Urban tree canopy expands

A massive project is under way at Mount Annan that will contribute to our urban canopy and vital science.

urban tree canopy hero

Visitors to the Australian Botanic Garden Mount Annan might not realise there’s a lot more happening behind the wonderful living collections they stroll past.

Tucked around in carefully selected areas across the 416-hectare garden are plantings of hundreds of broad-leaved paperbark or Melaleuca quinquinervia trees.

Broad-leaved paperbarks are key species in coastal swamps and lake margins along the east coast of Australia.

These beautiful trees, with their soft, papery bark and creamy white flowers are in the family Myrtaceae, one of the top three species-rich plant families in Australia.

Unfortunately, the species is susceptible to myrtle rust which was detected in Australia in 2010.

This plant pathogen from South America infects over 450 species in the Myrtaceae family and some of the Australian Myrtaceae are profoundly susceptible to this pathogen.

Several of them are now critically endangered because of the devastation caused by the disease.

melaleuca urban tree seedlings

Melaleuca seedlings. Picture: Richard Dimon

That’s why disease resistant paperbark trees are being used in the plantings, which are being led by the Garden’s Horticulture Team.

The project forms part of the larger NSW Government’s Greening our City initiative (funded by Climate Change Fund), transforming large areas across the landscape where African Olive, an insidious, woody weed, once dominated. 

By the end of June 2022, a total of 22,500 trees will have been added across the landscape.

The Garden’s Curator Manager, Michael Elgey, said it was great to see a landscape that was once heavily infested with such an environmentally harmful weed species now being planted out with a diverse array of 33 native tree species. 

This will contribute to our urban canopy and the vital science that our organisation undertakes.



Rare seed orchard planned

The thousands of trees being planted include about 900 carefully selected broad-leaved paperbarks for a future seed orchard.

Researcher Dr Jason Bragg says it is rare that a seed orchard for ecological restoration focusses on pathogen resistance.

“We wanted to see if we could find genetic markers in the Melaleuca quinquinervia that are associated with resistance or the absence of resistance,” he says.

To do that Dr Bragg says the team collected seed from more than 180 plants across 20 sites along the coast of NSW. Researcher Dr Collin Ahrens then grew 1200 seedlings at the nursery at the Royal Botanic Garden Sydney, as part of a partnership with the University of NSW.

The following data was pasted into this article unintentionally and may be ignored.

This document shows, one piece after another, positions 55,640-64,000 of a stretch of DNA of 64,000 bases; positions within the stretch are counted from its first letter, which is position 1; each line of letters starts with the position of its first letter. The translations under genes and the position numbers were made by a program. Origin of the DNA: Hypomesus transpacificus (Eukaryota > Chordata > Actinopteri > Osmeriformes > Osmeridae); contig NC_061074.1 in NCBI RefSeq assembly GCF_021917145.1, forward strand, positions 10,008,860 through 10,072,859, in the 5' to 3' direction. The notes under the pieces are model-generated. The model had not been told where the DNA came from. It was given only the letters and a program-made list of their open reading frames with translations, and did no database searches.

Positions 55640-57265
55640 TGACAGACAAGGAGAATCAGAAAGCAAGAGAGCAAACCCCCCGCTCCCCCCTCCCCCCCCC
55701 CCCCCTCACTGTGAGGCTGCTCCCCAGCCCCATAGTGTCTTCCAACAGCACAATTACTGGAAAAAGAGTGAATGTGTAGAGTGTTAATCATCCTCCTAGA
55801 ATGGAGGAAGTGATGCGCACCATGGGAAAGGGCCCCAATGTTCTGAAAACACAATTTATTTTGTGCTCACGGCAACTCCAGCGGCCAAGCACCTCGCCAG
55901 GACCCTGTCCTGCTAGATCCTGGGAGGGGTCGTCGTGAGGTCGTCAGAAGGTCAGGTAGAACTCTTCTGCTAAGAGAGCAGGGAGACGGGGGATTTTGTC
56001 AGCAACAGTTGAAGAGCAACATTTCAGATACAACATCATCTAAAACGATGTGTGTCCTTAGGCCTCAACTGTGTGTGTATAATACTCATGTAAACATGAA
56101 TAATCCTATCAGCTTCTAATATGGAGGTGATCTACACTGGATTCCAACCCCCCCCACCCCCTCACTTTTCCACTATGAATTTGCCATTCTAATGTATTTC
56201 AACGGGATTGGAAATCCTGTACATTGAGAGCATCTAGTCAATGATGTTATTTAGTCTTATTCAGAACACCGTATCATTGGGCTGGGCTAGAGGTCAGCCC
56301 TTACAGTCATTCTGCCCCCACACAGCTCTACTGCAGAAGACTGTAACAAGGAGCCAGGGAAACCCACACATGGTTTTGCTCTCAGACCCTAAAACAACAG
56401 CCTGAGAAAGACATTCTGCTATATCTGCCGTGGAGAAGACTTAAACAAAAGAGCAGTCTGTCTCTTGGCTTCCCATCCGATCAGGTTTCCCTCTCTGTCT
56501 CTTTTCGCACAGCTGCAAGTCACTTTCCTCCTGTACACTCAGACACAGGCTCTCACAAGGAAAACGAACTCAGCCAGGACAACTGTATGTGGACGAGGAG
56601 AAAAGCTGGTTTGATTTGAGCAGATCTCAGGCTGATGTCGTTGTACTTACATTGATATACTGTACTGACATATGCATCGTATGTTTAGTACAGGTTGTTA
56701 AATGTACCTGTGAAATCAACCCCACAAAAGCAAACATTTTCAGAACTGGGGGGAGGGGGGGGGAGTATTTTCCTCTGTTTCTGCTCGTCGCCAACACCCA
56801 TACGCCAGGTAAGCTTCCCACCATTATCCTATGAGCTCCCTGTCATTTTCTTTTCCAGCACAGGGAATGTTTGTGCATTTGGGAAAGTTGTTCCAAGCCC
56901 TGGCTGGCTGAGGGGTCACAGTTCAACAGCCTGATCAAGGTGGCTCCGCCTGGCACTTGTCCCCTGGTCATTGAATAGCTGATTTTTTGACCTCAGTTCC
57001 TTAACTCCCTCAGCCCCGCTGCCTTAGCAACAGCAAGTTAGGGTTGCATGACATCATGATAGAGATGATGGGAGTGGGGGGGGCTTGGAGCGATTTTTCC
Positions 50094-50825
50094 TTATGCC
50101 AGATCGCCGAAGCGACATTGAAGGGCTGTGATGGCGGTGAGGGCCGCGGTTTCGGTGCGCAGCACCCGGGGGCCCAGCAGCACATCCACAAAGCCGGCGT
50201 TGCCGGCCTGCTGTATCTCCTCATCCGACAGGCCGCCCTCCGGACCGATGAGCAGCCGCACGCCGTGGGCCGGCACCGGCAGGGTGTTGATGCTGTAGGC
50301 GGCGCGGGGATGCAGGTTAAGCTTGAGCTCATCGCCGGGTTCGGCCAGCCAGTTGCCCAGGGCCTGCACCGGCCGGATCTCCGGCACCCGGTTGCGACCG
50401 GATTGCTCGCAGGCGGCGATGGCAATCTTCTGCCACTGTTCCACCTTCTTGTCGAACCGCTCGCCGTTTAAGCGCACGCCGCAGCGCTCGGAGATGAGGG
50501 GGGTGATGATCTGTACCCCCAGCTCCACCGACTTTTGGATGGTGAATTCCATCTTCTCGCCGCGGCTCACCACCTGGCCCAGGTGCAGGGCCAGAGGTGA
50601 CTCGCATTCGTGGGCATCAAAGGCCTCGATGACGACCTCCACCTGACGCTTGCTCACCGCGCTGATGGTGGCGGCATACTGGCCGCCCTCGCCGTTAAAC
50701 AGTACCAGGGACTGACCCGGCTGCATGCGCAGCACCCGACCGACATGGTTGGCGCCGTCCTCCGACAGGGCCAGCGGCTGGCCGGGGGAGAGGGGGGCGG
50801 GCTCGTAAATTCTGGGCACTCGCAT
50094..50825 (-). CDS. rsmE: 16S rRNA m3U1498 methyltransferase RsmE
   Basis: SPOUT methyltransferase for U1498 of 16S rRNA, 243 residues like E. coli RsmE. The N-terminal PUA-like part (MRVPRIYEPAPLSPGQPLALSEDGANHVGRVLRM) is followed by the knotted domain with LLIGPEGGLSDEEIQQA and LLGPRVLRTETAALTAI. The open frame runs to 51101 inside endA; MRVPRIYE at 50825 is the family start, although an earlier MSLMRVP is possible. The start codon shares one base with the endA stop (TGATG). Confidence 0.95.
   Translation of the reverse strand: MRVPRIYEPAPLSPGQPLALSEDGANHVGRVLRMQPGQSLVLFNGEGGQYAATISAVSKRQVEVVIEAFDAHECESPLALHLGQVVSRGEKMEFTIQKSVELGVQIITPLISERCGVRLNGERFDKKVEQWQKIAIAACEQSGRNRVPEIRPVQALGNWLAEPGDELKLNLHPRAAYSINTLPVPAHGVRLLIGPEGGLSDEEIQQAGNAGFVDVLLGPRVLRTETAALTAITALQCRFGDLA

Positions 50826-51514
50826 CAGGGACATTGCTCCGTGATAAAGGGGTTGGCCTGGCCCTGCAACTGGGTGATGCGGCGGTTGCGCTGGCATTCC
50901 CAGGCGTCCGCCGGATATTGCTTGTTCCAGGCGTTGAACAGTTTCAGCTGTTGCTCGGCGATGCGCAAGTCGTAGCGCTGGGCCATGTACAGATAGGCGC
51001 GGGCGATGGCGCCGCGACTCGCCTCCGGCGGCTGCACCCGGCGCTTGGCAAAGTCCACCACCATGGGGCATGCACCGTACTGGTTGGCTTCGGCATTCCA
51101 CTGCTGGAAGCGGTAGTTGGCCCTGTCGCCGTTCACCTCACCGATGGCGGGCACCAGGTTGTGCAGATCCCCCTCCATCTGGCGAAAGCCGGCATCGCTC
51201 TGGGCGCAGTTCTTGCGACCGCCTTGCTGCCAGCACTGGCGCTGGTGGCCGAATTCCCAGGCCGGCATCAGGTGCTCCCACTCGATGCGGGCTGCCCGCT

The seedlings were then provided to the Plant Breeding Institute at the University of Sydney for experiments in which they were exposed to the pathogen and their responses were monitored. This helped select seedlings that were likely to be more resistant to the pathogen.

“Part of the hope would be the seeds produced by this planting will one day be useful for restoring swamp ecosystems with trees that have greater resistance to rust,” Dr Bragg says.  

small melaleuca seedlings plant

Small melaleuca seedlings. Picture: Lesley Neuhold

Dr Marlien van der Merwe says currently there’s only one strain of myrtle rust in Australia.

“But the prediction is more strains will come and things that are resistant might not be as resistant in the future so we’re planning ahead a bit,” she says.

“When we have the genetics of the plant it enables so much more to come out of the project.

“While the seed will only be harvested in many years from now, the aim is that seed from these orchards will provide seedlings that have higher resistance to myrtle rust while maintaining high levels of genetic diversity needed for other environmental challenges.”

Horticulturalist at the Australian Botanic Garden Mount Annan have successfully germinated all the seeds selected for the seed orchards and nurtured and prepared the seedlings for planting at six sites as part of the Greening our City project. Material for future genetic work has also been harvested from each of the trees.

“The project is a great example of how we can achieve outcomes when the different teams across our organisation work together,” says Dr van der Merwe.

Help plants under threat

Horticulturalists and scientists at the Botanic Gardens are working to protect at-risk plant species. With a tax-deductible gift to the Botanic Gardens, you can support this vital work.

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